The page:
1. Thatcher's early life
Margaret Thatcher was born in Lincolnshire in 1925, the younger daughter of a shopkeeper.
She was raised in modest circumstances and attended Oxford University between 1943 and 1947, taking a degree in Chemistry.
Thatcher the chemist and barrister
Thatcher initially worked as a chemist for a company based in Essex, ICI having rejected her job application on the basis that she was too “headstrong” and “self-opinionated”. But that career did not last long, with Thatcher being selected as the conservative party’s candidate for Dartford in 1951.
Dartford was, in fact, a safe labour seat, but Thatcher fought two creditable campaigns, ably supported by Denis Thatcher, who she married in December 1951. Two years later, Thatcher qualified as a barrister, specialising in tax law, and gave birth to twins, Carol and Mark.
Thatcher gets a seat
It was not until 1959 that Thatcher entered parliament, as candidate for the safe Finchley seat. She impressed with her maiden speech, in support of a private member’s bill requiring local authorities to hold meetings in public. In 1961, she was promoted to the front bench as undersecretary for pensions and national insurance.
The conservative party spent the late 1960s out of power. Despite this, Thatcher remained MP for Finchley and raised her profile by criticising the labour party’s high tax policy and supporting the decriminalisation of male homosexuality and the legalisation of abortion. Shortly before the 1970 general election, Edward Heath appointed Thatcher shadow minister for education. When Heath triumphed, the education ministry was her prize.
Thatcher's rise to power
Thatcher’s first controversial decision—dictated by the treasury—was to cut free school milk for older children. The left-wing press dubbed Thatcher the “Milk Snatcher”, but she later claimed that she learned a valuable lesson: to choose her battles wisely. Heath lost the 1974 election to the labour party of Harold Wilson and leadership of the party, with Thatcher appointed as leader of the opposition in February 1975.
A speech given by Thatcher in 1976 caused the Soviet Defence Ministry to describe Thatcher as the “iron lady”, a sobriquet which stuck. Despite this reputation, Thatcher would probably have lost an election in 1978, but James Callaghan (who replaced Heath in 1976) postponed until 1979.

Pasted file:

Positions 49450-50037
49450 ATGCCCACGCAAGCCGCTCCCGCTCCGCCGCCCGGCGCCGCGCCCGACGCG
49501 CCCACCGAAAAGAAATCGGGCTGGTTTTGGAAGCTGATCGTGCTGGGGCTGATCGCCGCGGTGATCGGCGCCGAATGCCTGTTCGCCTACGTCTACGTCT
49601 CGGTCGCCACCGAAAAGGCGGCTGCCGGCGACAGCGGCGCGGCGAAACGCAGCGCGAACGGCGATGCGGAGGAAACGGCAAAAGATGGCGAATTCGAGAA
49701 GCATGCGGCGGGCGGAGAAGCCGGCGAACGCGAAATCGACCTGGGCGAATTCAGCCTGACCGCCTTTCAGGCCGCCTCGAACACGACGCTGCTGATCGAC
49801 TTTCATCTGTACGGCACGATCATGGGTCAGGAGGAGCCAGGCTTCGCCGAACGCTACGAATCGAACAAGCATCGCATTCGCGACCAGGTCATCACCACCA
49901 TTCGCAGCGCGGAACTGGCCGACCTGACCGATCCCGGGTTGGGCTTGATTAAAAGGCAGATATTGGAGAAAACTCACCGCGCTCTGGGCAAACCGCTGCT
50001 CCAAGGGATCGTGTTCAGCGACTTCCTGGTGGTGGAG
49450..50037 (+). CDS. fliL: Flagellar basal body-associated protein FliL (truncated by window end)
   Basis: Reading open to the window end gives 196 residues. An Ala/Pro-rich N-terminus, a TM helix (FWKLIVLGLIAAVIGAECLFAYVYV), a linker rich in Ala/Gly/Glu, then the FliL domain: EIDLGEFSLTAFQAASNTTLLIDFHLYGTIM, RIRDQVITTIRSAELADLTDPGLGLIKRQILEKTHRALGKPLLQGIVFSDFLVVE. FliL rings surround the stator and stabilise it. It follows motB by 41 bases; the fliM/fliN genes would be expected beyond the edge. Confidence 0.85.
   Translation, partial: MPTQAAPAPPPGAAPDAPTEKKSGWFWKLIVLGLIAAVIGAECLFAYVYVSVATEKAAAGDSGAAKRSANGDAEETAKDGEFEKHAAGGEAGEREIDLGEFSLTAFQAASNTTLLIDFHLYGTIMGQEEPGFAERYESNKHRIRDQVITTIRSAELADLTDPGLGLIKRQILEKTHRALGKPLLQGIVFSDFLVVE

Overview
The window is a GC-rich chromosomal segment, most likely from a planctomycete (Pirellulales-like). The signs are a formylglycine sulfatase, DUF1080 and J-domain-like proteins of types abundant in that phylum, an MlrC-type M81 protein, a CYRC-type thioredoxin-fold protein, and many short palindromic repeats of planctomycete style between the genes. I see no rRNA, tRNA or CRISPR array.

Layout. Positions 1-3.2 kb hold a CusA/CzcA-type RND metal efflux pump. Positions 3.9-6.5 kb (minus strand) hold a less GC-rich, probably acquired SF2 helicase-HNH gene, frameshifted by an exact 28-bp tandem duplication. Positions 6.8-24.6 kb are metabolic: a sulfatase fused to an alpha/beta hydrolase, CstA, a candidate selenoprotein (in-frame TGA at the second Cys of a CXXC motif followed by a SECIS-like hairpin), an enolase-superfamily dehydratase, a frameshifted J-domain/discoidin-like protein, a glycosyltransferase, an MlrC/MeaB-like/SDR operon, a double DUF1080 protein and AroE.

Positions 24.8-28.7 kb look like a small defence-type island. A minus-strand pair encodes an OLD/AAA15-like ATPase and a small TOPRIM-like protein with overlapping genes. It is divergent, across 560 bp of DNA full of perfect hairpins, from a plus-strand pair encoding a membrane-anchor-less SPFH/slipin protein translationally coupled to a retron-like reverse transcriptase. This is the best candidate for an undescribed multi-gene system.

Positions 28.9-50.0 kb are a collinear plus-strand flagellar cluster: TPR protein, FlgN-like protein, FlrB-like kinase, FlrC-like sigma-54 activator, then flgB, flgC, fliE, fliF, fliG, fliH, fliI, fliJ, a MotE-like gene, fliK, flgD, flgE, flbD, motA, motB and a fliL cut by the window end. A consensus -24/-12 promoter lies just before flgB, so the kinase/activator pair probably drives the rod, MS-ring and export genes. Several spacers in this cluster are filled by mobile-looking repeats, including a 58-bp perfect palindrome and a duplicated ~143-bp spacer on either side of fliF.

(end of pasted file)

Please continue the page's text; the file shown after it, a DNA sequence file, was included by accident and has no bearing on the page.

Both Thatcher and David Steel, the leader of the liberal party, accused the labour government of running scared, the delayed election saw Thatcher become Britain’s first female prime minister on 4 May 1979.
2. Thatcher as Prime Minister
Thatcher announced her premiership by paraphrasing the Prayer of Saint Francis, which ends with the words “where there is despair, may we bring hope”.
Things, however, got off to a bad start: racial tensions led to riots in 1981; the economy entered recession; taxes were raised; but Thatcher declared that “the Lady’s not for turning”.
1982 was to mark a sea-change in her fortunes. The economy picked up and Thatcher’s approval ratings sky-rocketed as a result of her decisive handling of the Falklands crisis. It was on the back of these successes that Thatcher won her second election in 1983. The remainder of the decade saw wide-ranging economic reforms and a generally improving economy, which Thatcher used to win her third election in 1987. But Thatcher made a serious miscalculation when she insisted on the poll tax, leading to riots in 1990, the resignation of her deputy and a leadership challenge which saw John Major become prime minister in 1991.
The Falklands War
Thatcher is best known for her firm handling of the 1982 Falklands conflict. Despite being refused assistance from the United States, Thatcher formed a small War Cabinet and took control of the ensuing war personally, despatching a naval task force in April.